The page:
Soap had made progress and so had America.
Now progress means invoking old-timey days while having nothing in common with them.
The last time beards were cool, soap was made using animal fat and lye. So despite Dr. Squatch imagery that the company will make you more of a Mensch than you really are, this is not real soap like our ancestors made. Does theirs at least have lye?
CLICK IMAGE TO ENLARGE IT. I had to combat a lot of disinformation and misinformation in one graphic so the letters may be small on mobile.
Oh good, it does use lye! And lots of other chemicals. But how is it that they keep claiming they don't have chemicals? They are selling to people who don't have any better idea about what a chemical is or how science works. If it can be found in nature, it is not a chemical to them. Just like opium or kratom is probably not a drug to them, because it's made from plants. Except that is not accurate logically, legally, or scientifically.
Even the herbalism market hates these claims, because herbalists sell sketchy products claiming they do something, and along comes a soap that says its soap is not even a soap.
I love the commercial but I can't endorse scaremongering chemicals to sell a Nocebo
If this is the first time you are seeing the term "nocebo", it is the opposite of a placebo. A placebo is, of course, a sugar pill or homeopathic water or whatever that allows your brain to trick itself into feeling better. If you buy Zicam and think it made your flu symptoms go away 2 hours sooner, you enjoyed the placebo effect.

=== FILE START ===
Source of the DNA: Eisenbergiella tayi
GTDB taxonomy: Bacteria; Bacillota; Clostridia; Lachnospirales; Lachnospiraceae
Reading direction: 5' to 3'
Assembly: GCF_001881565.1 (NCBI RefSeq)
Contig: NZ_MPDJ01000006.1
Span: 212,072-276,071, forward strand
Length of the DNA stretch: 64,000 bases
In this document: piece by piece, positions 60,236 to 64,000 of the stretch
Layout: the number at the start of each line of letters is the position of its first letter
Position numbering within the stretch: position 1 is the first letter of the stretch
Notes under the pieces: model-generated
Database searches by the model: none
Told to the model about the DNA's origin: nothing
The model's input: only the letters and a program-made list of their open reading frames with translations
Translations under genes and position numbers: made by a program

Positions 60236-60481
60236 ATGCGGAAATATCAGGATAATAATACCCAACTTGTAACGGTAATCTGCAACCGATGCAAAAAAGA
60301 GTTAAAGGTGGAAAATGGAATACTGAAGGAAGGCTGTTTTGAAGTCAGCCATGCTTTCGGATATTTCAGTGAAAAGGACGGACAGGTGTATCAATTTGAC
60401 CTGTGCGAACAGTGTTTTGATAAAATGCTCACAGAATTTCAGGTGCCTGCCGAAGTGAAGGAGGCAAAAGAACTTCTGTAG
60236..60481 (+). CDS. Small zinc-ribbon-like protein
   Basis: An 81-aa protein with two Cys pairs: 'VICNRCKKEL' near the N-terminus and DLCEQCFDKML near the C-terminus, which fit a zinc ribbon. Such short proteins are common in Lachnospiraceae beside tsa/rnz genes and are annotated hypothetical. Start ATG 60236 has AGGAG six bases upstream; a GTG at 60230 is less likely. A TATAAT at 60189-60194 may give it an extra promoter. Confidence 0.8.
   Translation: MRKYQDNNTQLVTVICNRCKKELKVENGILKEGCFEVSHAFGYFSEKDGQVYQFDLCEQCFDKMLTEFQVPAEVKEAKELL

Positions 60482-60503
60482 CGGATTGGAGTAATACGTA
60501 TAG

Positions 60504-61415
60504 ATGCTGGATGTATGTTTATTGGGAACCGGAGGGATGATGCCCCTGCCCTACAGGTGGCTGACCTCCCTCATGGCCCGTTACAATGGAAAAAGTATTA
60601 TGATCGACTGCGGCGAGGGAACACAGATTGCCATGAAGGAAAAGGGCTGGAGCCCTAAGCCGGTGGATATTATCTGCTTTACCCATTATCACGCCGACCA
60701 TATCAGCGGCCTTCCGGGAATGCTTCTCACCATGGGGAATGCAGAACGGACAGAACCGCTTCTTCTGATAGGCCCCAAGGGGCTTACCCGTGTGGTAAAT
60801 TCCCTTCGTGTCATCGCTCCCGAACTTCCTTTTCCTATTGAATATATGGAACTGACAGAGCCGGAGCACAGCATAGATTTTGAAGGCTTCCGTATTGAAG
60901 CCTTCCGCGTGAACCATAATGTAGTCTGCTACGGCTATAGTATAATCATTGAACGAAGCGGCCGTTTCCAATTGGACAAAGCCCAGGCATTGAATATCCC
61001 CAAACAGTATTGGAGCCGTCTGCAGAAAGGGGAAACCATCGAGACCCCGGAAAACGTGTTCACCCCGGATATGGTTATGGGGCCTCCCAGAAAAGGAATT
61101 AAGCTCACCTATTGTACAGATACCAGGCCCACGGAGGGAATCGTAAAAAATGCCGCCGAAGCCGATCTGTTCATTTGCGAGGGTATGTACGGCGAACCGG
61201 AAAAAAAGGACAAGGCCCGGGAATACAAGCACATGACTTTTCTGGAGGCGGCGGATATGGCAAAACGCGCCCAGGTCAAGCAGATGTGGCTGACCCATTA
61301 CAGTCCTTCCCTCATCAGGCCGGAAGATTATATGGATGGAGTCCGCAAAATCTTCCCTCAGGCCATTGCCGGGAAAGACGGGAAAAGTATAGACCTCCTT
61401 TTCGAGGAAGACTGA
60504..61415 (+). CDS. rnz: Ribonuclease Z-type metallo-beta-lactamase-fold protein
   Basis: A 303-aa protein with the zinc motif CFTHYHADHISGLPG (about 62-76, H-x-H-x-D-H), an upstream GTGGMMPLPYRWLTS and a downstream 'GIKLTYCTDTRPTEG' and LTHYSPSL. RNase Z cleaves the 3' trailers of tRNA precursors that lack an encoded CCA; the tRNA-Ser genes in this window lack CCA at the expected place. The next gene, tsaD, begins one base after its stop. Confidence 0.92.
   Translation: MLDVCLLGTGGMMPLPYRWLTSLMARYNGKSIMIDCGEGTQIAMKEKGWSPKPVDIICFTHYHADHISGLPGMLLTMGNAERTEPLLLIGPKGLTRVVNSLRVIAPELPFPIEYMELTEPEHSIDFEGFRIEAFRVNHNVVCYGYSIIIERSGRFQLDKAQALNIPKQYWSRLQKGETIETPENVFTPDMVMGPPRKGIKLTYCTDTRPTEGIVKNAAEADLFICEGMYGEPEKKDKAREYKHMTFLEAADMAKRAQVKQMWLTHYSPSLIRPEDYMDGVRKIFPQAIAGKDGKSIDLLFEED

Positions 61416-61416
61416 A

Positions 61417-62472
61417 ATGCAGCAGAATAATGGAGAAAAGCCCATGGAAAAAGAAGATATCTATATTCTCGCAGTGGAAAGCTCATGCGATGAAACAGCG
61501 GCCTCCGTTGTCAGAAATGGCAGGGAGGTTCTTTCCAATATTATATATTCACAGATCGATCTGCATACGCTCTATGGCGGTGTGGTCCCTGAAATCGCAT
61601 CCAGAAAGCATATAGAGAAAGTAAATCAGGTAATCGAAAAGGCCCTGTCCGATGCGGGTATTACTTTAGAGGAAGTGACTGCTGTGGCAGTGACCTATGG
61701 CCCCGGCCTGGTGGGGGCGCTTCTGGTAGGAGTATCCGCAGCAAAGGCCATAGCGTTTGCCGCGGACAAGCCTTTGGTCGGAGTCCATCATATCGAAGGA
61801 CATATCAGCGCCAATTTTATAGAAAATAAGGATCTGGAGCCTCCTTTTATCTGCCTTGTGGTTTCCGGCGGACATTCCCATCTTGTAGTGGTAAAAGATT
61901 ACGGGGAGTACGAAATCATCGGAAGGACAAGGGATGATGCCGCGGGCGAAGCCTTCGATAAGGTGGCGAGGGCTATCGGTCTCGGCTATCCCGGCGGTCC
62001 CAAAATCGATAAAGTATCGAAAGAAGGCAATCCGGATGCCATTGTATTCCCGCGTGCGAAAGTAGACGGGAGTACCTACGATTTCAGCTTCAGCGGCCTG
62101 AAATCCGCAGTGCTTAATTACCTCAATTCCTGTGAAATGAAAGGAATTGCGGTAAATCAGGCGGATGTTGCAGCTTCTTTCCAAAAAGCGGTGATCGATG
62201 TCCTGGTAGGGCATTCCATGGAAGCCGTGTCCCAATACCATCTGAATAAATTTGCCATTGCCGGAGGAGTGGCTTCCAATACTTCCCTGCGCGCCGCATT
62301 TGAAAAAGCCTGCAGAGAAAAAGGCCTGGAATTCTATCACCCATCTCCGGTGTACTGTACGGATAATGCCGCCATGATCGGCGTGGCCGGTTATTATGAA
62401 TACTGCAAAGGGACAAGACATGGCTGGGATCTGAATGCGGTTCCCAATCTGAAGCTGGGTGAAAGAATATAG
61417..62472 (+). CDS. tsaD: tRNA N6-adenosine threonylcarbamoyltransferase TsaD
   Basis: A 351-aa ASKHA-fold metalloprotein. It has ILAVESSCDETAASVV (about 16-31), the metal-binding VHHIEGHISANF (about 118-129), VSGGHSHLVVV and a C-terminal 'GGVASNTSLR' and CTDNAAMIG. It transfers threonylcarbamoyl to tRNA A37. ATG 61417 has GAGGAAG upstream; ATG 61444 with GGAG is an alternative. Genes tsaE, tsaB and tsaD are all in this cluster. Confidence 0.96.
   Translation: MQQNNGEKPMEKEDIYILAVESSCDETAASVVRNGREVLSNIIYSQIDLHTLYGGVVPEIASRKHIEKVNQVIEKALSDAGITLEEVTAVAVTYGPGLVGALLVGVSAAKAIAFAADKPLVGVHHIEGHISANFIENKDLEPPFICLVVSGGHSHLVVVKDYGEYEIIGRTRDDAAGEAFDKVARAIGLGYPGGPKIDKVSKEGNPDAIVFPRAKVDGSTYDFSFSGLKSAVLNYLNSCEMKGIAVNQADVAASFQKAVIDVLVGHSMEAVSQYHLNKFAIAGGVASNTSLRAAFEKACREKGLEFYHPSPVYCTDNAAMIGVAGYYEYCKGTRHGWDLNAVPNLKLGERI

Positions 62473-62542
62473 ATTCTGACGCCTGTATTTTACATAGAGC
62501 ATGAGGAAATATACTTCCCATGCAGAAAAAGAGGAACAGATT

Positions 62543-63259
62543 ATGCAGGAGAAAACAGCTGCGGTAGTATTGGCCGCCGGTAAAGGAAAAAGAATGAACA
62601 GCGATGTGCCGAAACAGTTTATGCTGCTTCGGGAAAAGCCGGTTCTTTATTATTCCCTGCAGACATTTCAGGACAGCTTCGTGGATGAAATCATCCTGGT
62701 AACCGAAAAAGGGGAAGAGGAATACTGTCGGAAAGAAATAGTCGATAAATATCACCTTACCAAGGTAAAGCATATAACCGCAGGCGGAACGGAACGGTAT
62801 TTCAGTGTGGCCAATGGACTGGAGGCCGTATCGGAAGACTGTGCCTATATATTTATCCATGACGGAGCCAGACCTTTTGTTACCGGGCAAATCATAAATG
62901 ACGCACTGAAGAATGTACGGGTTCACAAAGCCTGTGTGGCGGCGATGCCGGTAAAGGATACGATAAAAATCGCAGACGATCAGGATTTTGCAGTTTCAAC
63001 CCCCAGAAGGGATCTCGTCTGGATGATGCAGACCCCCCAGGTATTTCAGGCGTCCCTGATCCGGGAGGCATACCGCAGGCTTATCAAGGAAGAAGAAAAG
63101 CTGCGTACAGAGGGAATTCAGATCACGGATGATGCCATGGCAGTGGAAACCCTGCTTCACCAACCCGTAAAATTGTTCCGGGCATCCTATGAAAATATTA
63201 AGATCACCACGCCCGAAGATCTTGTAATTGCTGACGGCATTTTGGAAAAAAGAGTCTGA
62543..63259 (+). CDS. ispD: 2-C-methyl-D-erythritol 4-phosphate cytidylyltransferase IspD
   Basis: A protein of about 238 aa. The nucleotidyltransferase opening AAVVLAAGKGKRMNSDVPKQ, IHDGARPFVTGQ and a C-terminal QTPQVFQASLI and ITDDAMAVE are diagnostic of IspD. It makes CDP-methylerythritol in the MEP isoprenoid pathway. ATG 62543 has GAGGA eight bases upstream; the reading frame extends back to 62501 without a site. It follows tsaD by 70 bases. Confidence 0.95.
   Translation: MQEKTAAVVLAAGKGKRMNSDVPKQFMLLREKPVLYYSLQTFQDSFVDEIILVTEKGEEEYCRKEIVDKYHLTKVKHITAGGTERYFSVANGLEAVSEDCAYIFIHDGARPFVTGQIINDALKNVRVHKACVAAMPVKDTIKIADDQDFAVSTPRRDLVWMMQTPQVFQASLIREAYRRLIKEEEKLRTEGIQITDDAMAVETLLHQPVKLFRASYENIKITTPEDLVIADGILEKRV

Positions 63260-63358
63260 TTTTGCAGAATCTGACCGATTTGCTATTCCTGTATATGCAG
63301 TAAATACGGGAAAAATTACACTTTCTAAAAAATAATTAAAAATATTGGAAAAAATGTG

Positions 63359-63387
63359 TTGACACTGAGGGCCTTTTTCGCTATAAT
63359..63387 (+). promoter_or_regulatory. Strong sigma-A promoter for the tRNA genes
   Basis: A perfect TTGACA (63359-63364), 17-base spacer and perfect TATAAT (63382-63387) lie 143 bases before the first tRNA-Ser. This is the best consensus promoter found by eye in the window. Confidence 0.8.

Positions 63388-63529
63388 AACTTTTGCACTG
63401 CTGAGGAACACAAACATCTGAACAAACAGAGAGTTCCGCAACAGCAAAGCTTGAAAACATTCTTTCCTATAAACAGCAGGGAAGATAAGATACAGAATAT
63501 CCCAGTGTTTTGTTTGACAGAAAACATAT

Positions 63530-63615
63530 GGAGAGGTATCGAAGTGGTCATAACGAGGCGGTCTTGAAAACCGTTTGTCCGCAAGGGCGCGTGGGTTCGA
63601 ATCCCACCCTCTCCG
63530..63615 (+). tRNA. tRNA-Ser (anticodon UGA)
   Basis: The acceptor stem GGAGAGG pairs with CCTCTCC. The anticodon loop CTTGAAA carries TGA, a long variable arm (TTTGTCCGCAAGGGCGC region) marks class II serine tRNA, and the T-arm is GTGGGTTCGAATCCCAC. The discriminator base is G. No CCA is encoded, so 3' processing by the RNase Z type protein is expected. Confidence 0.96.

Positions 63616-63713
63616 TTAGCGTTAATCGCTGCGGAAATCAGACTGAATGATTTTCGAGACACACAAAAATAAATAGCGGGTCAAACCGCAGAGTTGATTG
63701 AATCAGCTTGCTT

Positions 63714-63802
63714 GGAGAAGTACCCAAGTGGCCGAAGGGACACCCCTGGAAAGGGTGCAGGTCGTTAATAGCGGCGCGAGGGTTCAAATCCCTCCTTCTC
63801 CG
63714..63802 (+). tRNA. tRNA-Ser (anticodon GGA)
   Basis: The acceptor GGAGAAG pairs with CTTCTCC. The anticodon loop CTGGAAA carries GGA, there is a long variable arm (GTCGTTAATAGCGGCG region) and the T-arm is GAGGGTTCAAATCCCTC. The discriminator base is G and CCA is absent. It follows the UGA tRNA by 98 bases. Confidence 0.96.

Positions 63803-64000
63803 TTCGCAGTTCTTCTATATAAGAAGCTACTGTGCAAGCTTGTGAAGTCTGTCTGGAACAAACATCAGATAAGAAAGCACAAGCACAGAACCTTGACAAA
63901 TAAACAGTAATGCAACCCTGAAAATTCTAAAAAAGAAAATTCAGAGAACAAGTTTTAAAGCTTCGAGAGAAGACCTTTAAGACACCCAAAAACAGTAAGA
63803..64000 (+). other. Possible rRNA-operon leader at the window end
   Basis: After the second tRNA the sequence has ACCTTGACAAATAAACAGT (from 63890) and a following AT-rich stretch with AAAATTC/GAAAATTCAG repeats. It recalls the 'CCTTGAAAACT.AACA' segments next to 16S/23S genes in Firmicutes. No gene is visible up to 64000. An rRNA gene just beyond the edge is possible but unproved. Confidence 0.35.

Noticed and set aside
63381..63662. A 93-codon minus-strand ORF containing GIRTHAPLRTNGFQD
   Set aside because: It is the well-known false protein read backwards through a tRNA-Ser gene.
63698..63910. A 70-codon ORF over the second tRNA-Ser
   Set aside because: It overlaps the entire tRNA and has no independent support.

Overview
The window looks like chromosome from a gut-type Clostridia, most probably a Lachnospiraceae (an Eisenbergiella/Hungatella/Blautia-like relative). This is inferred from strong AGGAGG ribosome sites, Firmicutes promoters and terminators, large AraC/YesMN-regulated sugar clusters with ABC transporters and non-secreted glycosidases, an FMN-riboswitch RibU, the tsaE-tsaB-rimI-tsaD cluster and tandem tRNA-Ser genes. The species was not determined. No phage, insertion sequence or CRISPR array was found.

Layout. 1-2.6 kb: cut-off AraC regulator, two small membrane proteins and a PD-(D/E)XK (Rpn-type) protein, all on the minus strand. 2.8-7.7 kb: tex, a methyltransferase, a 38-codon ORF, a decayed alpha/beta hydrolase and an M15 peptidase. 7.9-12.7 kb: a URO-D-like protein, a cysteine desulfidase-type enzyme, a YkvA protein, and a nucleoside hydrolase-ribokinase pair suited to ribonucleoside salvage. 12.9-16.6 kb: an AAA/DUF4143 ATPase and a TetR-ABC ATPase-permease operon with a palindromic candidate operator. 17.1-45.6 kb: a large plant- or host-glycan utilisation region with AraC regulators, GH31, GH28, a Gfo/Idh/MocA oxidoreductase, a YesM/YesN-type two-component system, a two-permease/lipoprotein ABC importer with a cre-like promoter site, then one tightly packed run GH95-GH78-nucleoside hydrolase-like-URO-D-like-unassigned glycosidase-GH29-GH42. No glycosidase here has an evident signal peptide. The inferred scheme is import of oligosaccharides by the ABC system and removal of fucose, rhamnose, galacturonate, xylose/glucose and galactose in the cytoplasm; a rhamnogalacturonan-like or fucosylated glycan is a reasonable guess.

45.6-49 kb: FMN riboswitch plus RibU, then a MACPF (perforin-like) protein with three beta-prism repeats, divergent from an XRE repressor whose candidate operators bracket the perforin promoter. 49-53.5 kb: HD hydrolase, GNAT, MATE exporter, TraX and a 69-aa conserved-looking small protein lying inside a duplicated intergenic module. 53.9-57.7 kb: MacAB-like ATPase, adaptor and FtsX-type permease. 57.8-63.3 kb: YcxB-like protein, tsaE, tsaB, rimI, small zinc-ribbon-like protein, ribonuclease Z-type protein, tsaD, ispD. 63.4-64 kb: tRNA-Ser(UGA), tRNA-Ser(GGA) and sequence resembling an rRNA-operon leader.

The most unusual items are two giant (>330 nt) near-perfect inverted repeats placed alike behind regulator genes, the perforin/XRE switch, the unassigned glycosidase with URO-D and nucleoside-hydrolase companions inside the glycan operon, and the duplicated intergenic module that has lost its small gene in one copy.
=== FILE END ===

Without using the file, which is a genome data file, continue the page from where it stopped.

The nocebo effect is the opposite of taking something to trick your brain into feeling superior, it is instead feeling better by removing something.
Once upon a time, Dr. Seuss told us the story of Sneetches, where those with stars looked down on those without. Sure enough, Sylvester McMonkey McBean came along with a machine that could give anyone a star for a price. In America, thanks to the McMonkey McBean of science and technology making lots of things affordable, everyone could afford soap and razors and toasters and then televisions and cars.
There is no Dr. Sneetch, this was by Dr. Seuss, and playing the role of Sylvester McMonkey McBean is Dr. Squatch, who will sell you a star, or the lack of a star, because it will make them money either way. Credit: Dr. Seuss Enterprises
As America got wealthier and wealthier - back then poor people might buy meat once a month but now poor people can afford to be as fat as anyone - elites had to find some new way to virtue signal.
McMonkey McBean had something for them too. The same machine could remove stars.
Detergent companies that had proudly claimed "Our Detergent Now With New Chemical X!" found themselves on the defensive when products came out that said "Our Soap Has No Chemical X!"